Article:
Pledges of Jewish Allegiance: Conversion, Law, and Policymaking in Nineteenth- and Twentieth-Century Orthodox Responsa by Rabbi David Ellenson and Rabbi Daniel Gordis, has just been published by Stanford University Press.
This pioneering publication explores the unprecedented challenges to the continuity and borders of the Jewish people that have been presented by the modern world. Since the late 1700s, when the Jewish community ceased to be a semiautonomous political unit in Western Europe and the United States and individual Jews became integrated—culturally, socially, and politically—into broader society, questions surrounding Jewish status and identity have occupied a prominent and contentious place in Jewish legal discourse. This book examines a wide array of legal opinions written by nineteenth- and twentieth-century orthodox rabbis in Europe, the United States, and Israel. It argues that these rabbis' divergent positions—based on the same legal precedents—demonstrate that they were doing more than delivering legal opinions. Instead, they were crafting public policy for Jewish society in response to Jews' social and political interactions as equals with the non-Jewish persons in whose midst they dwelled.
Pledges of Jewish Allegiance prefaces its analysis of modern opinions with a discussion of the classical Jewish sources upon which they draw. It employs these works as the lens through which one can understand how these traditionalist rabbis approached the task of defining the core of Jewishness—Jewish identity, status, and community—in the modern context.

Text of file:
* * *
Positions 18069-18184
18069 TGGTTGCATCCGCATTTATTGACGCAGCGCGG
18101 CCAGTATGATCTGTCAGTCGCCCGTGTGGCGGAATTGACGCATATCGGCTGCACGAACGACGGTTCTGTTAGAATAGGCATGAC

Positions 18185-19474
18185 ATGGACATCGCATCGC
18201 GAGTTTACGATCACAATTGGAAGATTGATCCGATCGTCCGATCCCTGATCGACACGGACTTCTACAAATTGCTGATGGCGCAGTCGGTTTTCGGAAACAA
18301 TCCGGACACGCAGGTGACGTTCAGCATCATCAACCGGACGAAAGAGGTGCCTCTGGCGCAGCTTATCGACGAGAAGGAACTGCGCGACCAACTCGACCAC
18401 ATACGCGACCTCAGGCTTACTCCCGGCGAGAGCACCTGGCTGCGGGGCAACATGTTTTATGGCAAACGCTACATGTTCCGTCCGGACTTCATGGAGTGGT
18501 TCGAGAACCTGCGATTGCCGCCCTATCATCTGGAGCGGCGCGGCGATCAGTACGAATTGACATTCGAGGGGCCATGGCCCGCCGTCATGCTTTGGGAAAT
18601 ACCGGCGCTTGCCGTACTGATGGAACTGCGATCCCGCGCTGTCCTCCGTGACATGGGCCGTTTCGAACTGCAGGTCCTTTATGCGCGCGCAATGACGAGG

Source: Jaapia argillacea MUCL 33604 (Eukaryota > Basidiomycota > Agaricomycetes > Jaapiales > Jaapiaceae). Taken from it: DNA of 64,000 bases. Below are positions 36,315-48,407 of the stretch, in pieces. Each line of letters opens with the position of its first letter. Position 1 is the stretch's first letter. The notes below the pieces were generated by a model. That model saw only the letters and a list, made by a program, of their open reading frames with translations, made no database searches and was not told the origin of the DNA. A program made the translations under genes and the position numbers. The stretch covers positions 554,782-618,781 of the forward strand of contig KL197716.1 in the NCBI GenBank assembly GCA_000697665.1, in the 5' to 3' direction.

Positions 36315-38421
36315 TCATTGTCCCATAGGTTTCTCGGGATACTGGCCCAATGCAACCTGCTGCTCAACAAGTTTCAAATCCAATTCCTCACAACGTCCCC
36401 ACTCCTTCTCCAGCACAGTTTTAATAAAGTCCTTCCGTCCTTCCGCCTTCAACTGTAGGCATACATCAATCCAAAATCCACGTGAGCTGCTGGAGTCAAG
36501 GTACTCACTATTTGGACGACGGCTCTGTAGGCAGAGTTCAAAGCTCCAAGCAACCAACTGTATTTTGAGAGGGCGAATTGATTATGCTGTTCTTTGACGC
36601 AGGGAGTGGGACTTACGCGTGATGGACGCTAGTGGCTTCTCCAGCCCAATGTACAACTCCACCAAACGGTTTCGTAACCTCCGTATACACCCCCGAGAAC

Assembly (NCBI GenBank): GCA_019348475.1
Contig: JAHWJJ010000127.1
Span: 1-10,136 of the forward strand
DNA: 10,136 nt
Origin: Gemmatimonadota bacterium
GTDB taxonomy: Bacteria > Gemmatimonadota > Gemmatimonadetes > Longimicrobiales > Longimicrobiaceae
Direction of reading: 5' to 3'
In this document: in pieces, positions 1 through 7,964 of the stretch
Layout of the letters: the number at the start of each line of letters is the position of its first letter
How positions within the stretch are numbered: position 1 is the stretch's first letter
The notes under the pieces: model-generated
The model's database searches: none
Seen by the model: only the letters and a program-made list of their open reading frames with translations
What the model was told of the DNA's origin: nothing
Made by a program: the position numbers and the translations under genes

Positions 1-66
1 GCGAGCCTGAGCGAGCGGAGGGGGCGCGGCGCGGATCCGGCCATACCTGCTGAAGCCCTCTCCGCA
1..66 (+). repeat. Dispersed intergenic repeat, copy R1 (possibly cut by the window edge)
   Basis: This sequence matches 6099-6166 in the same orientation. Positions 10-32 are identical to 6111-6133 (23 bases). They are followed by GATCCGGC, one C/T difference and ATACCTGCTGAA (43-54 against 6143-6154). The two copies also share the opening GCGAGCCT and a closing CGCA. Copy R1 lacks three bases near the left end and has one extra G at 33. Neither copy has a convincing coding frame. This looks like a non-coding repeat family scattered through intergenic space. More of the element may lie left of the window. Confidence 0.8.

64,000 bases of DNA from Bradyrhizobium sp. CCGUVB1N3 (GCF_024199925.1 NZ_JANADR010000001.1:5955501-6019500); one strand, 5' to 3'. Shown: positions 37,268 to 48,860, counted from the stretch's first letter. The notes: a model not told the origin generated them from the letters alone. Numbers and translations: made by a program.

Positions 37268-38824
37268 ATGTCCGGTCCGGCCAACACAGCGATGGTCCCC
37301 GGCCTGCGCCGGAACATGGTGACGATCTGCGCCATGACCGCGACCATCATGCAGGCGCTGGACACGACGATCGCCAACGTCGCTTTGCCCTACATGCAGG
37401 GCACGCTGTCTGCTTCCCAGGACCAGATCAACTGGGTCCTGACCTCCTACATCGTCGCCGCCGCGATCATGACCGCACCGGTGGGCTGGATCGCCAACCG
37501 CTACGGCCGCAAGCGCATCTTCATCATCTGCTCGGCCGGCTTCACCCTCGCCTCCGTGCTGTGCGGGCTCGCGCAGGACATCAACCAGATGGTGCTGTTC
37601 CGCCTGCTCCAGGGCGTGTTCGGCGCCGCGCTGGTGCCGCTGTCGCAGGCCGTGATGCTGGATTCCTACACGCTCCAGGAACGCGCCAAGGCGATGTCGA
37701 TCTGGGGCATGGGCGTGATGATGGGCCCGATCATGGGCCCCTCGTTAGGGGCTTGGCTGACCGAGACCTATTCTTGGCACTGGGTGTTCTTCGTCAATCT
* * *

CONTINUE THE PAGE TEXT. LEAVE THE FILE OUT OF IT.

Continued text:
Rabbi David Ellenson (pictured, left) is President and I.H. and Anna Grancel Professor of Jewish Religious Thought at Hebrew Union College-Jewish Institute of Religion. He received rabbinical ordination from HUC-JIR and his Ph.D. from Columbia University. His book After Emancipation: Jewish Religious Responses to Modernity (2004), won the National Jewish Book Award.
Rabbi Daniel Gordis (pictured, right) is President of the Shalem Foundation, and Senior Fellow at the Shalem Center in Jerusalem. He received rabbinical ordination from the Jewish Theological Seminary and his Ph.D. from the University of Southern California. His book, Saving Israel: How the Jewish People Can Win a War That May Never End (2009), won the National Jewish Book Award.